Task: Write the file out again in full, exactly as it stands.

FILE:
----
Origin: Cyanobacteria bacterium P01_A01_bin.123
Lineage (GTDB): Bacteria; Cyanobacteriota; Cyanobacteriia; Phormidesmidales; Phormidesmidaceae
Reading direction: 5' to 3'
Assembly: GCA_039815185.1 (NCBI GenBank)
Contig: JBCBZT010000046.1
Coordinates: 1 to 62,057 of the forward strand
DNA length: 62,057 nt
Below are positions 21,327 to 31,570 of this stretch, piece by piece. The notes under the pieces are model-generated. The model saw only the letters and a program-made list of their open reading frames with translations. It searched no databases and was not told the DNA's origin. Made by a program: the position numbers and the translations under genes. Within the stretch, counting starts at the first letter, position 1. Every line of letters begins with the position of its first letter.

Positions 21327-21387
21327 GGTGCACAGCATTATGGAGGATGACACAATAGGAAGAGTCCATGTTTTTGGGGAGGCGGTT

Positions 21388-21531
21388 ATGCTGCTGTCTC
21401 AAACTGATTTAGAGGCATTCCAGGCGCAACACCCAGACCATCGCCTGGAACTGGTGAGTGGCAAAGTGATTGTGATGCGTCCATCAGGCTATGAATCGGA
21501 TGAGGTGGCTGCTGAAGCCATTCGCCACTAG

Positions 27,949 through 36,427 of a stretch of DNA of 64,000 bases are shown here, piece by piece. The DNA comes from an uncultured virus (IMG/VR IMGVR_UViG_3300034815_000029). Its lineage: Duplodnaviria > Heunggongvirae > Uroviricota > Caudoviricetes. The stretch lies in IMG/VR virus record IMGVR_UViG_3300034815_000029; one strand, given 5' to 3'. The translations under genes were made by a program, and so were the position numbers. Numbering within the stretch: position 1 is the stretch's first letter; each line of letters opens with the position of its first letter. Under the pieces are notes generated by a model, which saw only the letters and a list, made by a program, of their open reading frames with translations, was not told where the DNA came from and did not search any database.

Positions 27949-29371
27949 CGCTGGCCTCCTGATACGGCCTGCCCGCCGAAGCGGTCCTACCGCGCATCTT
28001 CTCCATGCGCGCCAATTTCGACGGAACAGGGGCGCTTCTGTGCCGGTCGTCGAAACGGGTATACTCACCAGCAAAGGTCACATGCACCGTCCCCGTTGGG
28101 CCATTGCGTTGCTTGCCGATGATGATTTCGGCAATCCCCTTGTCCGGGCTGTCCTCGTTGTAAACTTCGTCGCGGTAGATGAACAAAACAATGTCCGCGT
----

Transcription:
Origin: Cyanobacteria bacterium P01_A01_bin.123
Lineage (GTDB): Bacteria; Cyanobacteriota; Cyanobacteriia; Phormidesmidales; Phormidesmidaceae
Reading direction: 5' to 3'
Assembly: GCA_039815185.1 (NCBI GenBank)
Contig: JBCBZT010000046.1
Coordinates: 1 to 62,057 of the forward strand
DNA length: 62,057 nt
Below are positions 21,327 to 31,570 of this stretch, piece by piece. The notes under the pieces are model-generated. The model saw only the letters and a program-made list of their open reading frames with translations. It searched no databases and was not told the DNA's origin. Made by a program: the position numbers and the translations under genes. Within the stretch, counting starts at the first letter, position 1. Every line of letters begins with the position of its first letter.

Positions 21327-21387
21327 GGTGCACAGCATTATGGAGGATGACACAATAGGAAGAGTCCATGTTTTTGGGGAGGCGGTT

Positions 21388-21531
21388 ATGCTGCTGTCTC
21401 AAACTGATTTAGAGGCATTCCAGGCGCAACACCCAGACCATCGCCTGGAACTGGTGAGTGGCAAAGTGATTGTGATGCGTCCATCAGGCTATGAATCGGA
21501 TGAGGTGGCTGCTGAAGCCATTCGCCACTAG

Positions 27,949 through 36,427 of a stretch of DNA of 64,000 bases are shown here, piece by piece. The DNA comes from an uncultured virus (IMG/VR IMGVR_UViG_3300034815_000029). Its lineage: Duplodnaviria > Heunggongvirae > Uroviricota > Caudoviricetes. The stretch lies in IMG/VR virus record IMGVR_UViG_3300034815_000029; one strand, given 5' to 3'. The translations under genes were made by a program, and so were the position numbers. Numbering within the stretch: position 1 is the stretch's first letter; each line of letters opens with the position of its first letter. Under the pieces are notes generated by a model, which saw only the letters and a list, made by a program, of their open reading frames with translations, was not told where the DNA came from and did not search any database.

Positions 27949-29371
27949 CGCTGGCCTCCTGATACGGCCTGCCCGCCGAAGCGGTCCTACCGCGCATCTT
28001 CTCCATGCGCGCCAATTTCGACGGAACAGGGGCGCTTCTGTGCCGGTCGTCGAAACGGGTATACTCACCAGCAAAGGTCACATGCACCGTCCCCGTTGGG
28101 CCATTGCGTTGCTTGCCGATGATGATTTCGGCAATCCCCTTGTCCGGGCTGTCCTCGTTGTAAACTTCGTCGCGGTAGATGAACAAAACAATGTCCGCGT